The researchers who stuck their smartphones into the hospital’s tube system, which sends samples to the medical lab, didn’t have grants or a complex strategy for their project. They were just curious: Why, after years without issues, did a few blood samples get damaged in the system?
This out-of-the-box thinking and drive to solve problems quickly inspired UVA’s research news this month.
A Surprisingly Powerful Gene
The Bite-Size Synopsis: Researchers used to think a particular gene lay dormant after humans got past the embryo stage. But they discovered it actually helps prevent heart attacks and strokes. It also plays a key role in the cells’ ability to repair damage and heal wounds.
What This Could Mean for You: If the gene helps prevent heart attacks, stroke and cellular damage, then why do these things still happen? Researchers believe it’s because the body’s ability to reactivate the gene declines over time. If they can figure out how to reactivate it, they could potentially prevent or delay some of the effects of aging.
“Who knows, this may end up being the ‘fountain of youth’ gene, a way to revitalize old and worn-out cells,” says Gary K. Owens, PhD. “Only time will tell.”
Read more about the gene that prevents heart attacks and strokes.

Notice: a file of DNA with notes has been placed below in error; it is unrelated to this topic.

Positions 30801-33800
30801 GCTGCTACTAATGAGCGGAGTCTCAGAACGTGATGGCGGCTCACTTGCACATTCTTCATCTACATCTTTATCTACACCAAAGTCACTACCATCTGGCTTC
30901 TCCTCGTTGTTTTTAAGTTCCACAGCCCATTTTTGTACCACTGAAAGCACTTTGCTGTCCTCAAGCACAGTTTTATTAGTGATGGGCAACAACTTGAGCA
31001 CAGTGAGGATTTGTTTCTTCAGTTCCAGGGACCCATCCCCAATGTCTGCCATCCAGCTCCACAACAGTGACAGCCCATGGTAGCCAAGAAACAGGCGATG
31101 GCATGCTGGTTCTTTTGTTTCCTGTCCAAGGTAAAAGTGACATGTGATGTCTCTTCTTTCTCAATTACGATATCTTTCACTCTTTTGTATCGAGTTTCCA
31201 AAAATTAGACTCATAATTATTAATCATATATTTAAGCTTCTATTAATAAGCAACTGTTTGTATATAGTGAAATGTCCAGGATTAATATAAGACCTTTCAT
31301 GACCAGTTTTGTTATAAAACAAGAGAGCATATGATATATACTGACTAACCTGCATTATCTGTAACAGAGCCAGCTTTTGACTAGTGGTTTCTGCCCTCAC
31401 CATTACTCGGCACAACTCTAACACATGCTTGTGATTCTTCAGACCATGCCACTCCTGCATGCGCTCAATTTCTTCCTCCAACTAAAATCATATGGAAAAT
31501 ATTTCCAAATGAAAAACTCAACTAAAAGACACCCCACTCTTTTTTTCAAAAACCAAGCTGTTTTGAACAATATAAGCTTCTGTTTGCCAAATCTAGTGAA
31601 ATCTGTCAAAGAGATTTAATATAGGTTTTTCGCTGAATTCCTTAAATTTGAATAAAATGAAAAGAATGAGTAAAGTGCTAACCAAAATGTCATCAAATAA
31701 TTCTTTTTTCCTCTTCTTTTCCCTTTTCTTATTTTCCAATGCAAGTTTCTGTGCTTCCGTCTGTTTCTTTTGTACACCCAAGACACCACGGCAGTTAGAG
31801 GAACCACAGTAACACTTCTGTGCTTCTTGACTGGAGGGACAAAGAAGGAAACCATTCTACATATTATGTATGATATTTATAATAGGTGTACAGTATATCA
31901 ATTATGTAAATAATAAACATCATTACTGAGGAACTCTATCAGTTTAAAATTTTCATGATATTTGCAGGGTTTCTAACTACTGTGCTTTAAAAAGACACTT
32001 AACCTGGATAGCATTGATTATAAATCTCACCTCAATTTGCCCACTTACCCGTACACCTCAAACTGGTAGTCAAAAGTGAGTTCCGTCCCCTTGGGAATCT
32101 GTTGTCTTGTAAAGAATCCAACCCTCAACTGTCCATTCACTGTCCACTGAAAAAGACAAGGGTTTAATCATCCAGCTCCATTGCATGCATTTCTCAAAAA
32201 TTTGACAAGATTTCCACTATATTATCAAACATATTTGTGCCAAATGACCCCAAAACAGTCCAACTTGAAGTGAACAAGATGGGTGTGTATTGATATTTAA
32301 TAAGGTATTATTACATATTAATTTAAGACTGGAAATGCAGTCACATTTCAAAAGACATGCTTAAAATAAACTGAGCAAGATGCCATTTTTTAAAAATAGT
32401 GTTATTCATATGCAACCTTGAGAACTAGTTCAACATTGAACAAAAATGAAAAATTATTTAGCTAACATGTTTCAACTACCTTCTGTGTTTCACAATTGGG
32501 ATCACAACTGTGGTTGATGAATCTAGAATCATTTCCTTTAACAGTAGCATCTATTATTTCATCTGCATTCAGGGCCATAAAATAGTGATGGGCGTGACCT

The Bite-Size Synopsis: If you get bloodwork done at the University Hospital, Primary Care Center or West Complex, chances are it will go to the lab through the hospital’s pneumatic tube system. Researchers learned that a few of these tests had become damaged inside the system. They put two smartphones into the canisters, one to record a video and the other to illuminate the sample. In doing this, they discovered the problems were happening in the tube system’s longest route.
What This Could Mean for You: The researchers involved recommend this as an inexpensive and easy way for other hospitals to monitor their tube systems and blood samples.
Watch a video about the researchers’ “Wahoo ingenuity” and their smartphone project.
A Brain Institute
The Bite-Size Synopsis: The newly-established UVA Brain Institute will try to better understand brain diseases and injuries and educate others. The institute includes faculty and students from several UVA entities, including the School of Medicine.
This all began last fall, when UVA’s executive vice president and provost Thomas C. Katsouleas asked the UVA community for ideas for a multidisciplinary institute. Faculty members presented 24 concepts, and ultimately, a team of reviewers selected the Brain Institute.
What This Could Mean for You: The institute’s research could lead to new information and treatments for many devastating conditions, including Alzheimer’s disease and concussions.
Get more information about the Brain Institute.